London,The Jack Barclay Showroom
2 December 2003
1956 ARIEL SQUARE FOUR MOTORCYCLE
Registration number SYE 55
Frame No. GM 529
Engine No. ML 517
Black frame with chrome and black tank.
Engine: 1000cc four cylinder developing 42 bhp at 5,800 rpm; Gearbox: four speed manual; Suspension: plunger front forks, trailing link rear; Brakes: front and rear drum.
Established in 1898 the firm Ariel exhibited all the characteristics of British motorcycle manufacture, their products were well made, sporty and initially of conventional design. In 1929, a much more sophisticated machine made a considerable break with tradition. This was a 500cc four cylinder with a highly unusual square cylinder configuration and single overhead camshaft. This distinctive engine layout became so identifiable with the marque that the nickname "Squariel" passed into the language of motorcycling. The Square Four was designed by Edward Turner, of Triumph Speed Twin fame, it had an all ball-and-roller bearing engine and horizontally-split crankcase. In 1931, the engine was bored out from 51 to 56 mm, thus increasing capacity to 600cc. Although some modest success was achieved in competition, such as the Bickel brothers' supercharged 111.42mph lap at Brooklands in 1934, the machine was really a sporting tourer. In 1936, Ariel launched a 1,000cc Square Four of quite new engine design. This model had a pushrod power-unit, with plain bearings, and it also utilised a unique trailing link rear suspension system. It remained in production in various roadster forms until the late 1950s by which time it boasted an all aluminium engine and four indivdual exhaust pipe ports. By 1956 the model developed 42 bhp at 5,800 rpm, providing a top speed of 105 mph, from a bore and stroke of 65 x 75 mm.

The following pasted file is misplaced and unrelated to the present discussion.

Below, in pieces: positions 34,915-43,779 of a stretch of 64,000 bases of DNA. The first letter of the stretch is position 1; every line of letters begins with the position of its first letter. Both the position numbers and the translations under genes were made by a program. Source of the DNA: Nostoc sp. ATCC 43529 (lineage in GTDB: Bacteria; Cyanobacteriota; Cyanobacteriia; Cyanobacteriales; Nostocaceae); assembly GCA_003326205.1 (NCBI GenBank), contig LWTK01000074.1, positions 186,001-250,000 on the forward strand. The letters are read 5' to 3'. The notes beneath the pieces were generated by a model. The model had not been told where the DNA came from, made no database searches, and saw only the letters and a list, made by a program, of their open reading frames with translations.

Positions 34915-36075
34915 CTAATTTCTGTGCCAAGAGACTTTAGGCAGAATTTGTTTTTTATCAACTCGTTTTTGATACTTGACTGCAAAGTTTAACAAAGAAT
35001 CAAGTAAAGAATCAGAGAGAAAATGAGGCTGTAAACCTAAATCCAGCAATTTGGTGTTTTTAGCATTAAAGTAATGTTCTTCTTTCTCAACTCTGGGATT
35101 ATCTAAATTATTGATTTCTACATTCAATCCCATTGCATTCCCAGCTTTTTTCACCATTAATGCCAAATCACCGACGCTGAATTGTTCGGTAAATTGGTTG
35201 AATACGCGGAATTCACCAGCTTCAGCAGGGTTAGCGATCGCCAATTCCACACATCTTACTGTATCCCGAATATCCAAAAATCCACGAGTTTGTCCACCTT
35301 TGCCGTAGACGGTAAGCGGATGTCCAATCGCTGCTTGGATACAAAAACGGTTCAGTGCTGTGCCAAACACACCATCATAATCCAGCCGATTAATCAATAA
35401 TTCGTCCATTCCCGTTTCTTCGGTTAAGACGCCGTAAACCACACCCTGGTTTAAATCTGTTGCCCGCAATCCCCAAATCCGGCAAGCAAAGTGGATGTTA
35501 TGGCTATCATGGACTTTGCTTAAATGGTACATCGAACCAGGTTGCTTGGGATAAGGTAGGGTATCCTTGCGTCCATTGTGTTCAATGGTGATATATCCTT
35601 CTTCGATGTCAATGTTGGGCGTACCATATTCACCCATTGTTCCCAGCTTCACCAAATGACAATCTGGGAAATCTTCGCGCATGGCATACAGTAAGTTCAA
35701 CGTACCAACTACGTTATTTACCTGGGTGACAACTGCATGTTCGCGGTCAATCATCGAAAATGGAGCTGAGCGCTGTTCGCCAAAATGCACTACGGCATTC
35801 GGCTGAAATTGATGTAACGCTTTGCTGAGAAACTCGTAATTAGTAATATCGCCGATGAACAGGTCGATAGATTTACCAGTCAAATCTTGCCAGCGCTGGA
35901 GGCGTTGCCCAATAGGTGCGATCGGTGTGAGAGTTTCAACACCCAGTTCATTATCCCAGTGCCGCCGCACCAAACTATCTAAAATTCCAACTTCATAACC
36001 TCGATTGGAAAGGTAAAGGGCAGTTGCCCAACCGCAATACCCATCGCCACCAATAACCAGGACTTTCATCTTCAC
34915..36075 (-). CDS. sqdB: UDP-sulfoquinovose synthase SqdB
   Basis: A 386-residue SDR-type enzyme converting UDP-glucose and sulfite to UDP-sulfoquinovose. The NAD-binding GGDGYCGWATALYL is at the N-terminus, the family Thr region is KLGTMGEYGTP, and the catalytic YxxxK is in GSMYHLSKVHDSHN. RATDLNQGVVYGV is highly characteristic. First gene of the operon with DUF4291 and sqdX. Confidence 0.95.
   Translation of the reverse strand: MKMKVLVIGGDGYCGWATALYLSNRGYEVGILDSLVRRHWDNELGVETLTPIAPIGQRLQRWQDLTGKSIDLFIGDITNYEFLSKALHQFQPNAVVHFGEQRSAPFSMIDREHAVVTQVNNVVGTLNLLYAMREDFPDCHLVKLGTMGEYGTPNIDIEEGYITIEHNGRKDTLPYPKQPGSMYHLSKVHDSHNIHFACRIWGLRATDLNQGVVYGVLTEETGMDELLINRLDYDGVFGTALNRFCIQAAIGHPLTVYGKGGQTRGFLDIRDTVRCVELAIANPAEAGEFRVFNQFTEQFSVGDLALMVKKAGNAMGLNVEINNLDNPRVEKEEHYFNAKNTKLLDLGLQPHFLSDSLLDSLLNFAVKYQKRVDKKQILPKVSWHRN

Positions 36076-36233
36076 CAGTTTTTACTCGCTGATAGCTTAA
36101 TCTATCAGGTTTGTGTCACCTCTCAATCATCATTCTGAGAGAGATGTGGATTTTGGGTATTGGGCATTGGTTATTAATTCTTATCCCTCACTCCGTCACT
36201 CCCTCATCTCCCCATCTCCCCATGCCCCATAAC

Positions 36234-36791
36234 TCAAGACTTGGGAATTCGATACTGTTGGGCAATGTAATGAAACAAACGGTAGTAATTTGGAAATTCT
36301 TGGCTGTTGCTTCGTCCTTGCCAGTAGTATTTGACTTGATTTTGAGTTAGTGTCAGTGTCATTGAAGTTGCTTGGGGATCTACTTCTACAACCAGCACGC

This particular motorcycle was first registered with the number SYE 55 on 18th July 1956, and has retained that desirable number ever since. Finished in chrome and black with Avon Speedmaster tyres and 120mph Smiths speedometer, a rear carrier is also fitted. An archetypal example of the model, this Ariel benefited from a high quality restoration when in the ownership of the previous owner, a Mr Snelling of Hemel Hempstead, between the years 1990 and 1992. This great machine has not been ridden much since 1993 and still in fine condition would make an ideal contender for historic bike events.
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